After complying with a federal judge’s order on Wednesday, the city of Berkeley, California, will now be allowed to go forward with its cell phone radiation warning law, as it has cut out one controversial line. It is not clear when the new notice will go into effect.
Last year, the city passed a municipal ordinance requiring that a retailer provide, either in the form of a mounted poster or as a printed handout, this message:
The City of Berkeley requires that you be provided the following notice:
To assure safety, the Federal Government requires that cell phones meet radio frequency (RF) exposure guidelines. If you carry or use your phone in a pants or shirt pocket or tucked into a bra when the phone is ON and connected to a wireless network, you may exceed the federal guidelines for exposure to RF radiation. This potential risk is greater for children. Refer to the instructions in your phone or user manual for information about how to use your phone safely.
Berkeley Municipal Code § 9.96.030(A)
The case, known as CTIA v. City of Berkeley, pitted two giants of the legal world against one another. On the side of the plaintiffs is Ted Olson, a former solicitor general under the George W. Bush administration. Meanwhile, the defendants are armed with former presidential hopeful and rockstar Harvard law professor Lawrence Lessig.
In September 2015, United States District Judge Edward Chen found in favor of Berkeley, saying that the above language could stand, but only if the city struck the line: “This potential risk is greater for children.” He then granted a preliminary injunction until the change was made, stopping the law from taking effect.Two months later, Berkeley gave the court the new city council-approved language with the relevant changes and asked the judge to lift the injunction.
Judge Chen did so in his Wednesday order, and he denied the CTIA’s request to stay the legislation pending an appeal.
As he wrote:
CTIA contends that, even if the two sentences are technically accurate, the juxtaposition of the two gives rise to the implication that carrying or using your phone in a pants or shirt pocket or tucked into a bra when the phone is on and connected to a wireless network is unsafe. But even though the FCC has indicated that such should not be unsafe (at least from a thermal effects perspective), the fact remains that the FCC still decided to set the guidelines at particular levels because of its safety concerns. Thus, ultimately, CTIA’s beef should be with the FCC. If CTIA believes that the safety margin is too generous because there is no real safety concern at that level, it should take that matter up with the FCC administratively. It has not done so. Berkeley’s reference to these unchallenged FCC guidelines does not violate the First Amendment.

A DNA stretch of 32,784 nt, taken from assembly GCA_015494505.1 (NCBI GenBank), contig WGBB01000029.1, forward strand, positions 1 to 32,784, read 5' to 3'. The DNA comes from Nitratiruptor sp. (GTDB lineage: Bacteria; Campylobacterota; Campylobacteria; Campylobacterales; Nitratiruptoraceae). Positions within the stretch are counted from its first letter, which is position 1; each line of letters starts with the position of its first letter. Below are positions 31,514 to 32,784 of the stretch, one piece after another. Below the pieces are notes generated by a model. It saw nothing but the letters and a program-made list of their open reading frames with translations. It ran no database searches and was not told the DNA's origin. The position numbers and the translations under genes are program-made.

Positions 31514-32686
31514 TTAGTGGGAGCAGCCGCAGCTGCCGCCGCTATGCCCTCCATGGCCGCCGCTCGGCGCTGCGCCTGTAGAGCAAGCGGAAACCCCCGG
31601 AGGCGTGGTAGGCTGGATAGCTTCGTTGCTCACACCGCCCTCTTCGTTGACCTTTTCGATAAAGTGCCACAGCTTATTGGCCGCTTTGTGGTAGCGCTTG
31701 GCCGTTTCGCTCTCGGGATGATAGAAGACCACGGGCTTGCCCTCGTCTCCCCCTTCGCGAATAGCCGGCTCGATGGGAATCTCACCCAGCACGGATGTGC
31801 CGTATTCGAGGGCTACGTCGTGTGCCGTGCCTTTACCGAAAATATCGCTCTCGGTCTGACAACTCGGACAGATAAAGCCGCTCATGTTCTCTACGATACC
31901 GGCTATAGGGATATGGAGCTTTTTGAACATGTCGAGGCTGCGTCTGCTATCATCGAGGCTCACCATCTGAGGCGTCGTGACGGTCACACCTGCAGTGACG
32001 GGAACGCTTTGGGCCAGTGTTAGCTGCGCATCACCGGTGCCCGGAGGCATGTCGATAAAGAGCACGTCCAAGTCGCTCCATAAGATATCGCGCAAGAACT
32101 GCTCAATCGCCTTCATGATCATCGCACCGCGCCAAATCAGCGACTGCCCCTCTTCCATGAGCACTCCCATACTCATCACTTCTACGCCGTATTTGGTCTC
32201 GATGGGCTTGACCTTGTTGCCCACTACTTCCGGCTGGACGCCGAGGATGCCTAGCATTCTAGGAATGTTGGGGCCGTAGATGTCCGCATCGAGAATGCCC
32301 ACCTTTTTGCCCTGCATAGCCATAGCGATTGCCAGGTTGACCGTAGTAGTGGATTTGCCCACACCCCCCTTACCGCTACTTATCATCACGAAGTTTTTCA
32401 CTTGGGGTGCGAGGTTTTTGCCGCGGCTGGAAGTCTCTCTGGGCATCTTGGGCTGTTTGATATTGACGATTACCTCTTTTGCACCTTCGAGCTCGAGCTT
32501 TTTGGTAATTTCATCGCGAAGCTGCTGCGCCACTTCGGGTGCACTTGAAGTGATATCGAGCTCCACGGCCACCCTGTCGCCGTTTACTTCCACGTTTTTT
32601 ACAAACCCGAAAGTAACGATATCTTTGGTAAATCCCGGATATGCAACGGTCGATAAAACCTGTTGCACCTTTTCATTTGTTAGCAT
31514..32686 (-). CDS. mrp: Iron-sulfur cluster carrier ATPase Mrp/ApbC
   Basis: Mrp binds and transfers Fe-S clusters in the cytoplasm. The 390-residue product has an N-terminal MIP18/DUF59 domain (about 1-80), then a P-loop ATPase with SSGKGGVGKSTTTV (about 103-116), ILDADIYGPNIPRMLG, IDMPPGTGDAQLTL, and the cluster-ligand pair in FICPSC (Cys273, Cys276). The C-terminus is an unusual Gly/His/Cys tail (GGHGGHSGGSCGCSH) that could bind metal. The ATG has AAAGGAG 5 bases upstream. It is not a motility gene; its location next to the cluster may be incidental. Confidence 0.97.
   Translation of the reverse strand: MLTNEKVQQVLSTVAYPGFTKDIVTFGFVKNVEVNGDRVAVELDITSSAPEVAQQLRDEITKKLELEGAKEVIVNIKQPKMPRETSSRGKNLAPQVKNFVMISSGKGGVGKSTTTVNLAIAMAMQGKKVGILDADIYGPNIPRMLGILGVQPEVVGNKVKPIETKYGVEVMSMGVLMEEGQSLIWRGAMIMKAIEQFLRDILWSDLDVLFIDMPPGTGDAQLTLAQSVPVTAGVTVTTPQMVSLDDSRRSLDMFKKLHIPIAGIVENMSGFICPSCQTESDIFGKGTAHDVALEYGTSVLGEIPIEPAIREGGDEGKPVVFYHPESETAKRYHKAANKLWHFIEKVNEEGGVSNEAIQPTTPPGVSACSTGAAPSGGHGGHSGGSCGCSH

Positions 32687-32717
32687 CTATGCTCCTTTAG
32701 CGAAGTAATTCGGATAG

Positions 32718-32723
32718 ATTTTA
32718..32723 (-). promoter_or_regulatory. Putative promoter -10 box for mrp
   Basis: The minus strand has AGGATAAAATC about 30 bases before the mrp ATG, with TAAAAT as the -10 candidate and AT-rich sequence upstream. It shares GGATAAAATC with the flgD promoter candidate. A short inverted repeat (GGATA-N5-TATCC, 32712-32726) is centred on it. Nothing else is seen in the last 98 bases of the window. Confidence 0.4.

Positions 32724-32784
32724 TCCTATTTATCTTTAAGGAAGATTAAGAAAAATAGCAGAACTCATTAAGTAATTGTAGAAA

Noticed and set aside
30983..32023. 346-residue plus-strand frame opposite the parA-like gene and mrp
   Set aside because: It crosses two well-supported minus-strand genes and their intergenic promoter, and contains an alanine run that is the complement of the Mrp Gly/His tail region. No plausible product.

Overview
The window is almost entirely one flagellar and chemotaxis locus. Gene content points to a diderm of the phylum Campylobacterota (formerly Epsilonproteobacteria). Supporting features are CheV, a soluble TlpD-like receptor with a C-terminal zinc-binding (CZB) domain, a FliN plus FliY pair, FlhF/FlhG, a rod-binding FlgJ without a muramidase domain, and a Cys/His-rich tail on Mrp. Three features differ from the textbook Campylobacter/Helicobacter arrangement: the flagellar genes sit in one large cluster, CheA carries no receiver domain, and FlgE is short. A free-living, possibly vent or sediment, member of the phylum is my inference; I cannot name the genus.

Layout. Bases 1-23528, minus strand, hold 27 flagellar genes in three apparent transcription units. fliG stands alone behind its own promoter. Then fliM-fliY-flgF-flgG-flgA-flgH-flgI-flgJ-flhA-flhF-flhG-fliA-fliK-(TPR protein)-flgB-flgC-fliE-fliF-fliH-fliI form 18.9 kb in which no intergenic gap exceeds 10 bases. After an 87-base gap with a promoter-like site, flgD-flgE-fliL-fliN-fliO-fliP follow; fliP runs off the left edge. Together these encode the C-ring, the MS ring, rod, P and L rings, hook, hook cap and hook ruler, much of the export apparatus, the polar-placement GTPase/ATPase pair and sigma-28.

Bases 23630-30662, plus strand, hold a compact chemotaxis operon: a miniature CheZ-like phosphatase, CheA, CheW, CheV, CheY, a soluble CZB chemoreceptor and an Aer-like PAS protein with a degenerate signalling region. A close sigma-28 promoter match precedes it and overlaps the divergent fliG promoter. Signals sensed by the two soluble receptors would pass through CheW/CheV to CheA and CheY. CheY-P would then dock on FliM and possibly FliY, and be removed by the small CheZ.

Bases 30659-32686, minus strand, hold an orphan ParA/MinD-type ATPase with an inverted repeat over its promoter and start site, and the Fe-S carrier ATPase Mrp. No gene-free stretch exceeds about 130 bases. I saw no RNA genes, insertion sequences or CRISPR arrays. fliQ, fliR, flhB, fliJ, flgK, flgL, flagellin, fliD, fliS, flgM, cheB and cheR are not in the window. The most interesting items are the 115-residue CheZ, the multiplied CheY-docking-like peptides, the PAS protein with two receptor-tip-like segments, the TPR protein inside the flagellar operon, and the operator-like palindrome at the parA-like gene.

As Ars reported previously, it’s important to note that there really isn’t any current science to support the need for the warnings Berkeley is mandating. There’s no well-described mechanism by which non-ionizing radiation can induce long-term biological changes, although it can cause short-term heating of tissues. There are also no clear indications that wireless hardware creates any health risks in the first place, which raises questions of what, exactly, the city’s legislation was supposed to accomplish. At best for cities like Berkeley, large and comprehensive works indicate that any potential risks take decades to be felt, and cell phones simply haven’t been in use long enough for us to know for sure.
Neither the city of Berkeley nor the CTIA responded to Ars’ request for comment.
UPDATE 4:15pm ET: In a statement, the CTIA told Ars that it would appeal.
We believe Judge Chen has created new law in this case that dramatically weakens First Amendment protections and contradicts binding decisions of the 9th Circuit Court of Appeals as well as the Supreme Court. In fact, the Ninth Circuit previously invalidated a very similar cellphone ordinance in San Francisco. That is why we will respectfully be appealing Judge Chen’s ruling to the 9th Circuit. The overwhelming scientific evidence refutes Berkeley’s ill-informed and misleading mandatory warnings about cellphones, according to the FCC and other experts. With these realities on our side, we are confident that we will prevail in our appeal.
Amanda Shanor, one of the attorneys representing Berkeley, told Ars that the city was “pleased” with the ruling.
“We are confident that Berkeley’s regulation will be upheld on appeal,” she e-mailed.
She also noted that “the ordinance will go into effect on March 22nd unless the Court of Appeals issues a stay pending appeal.”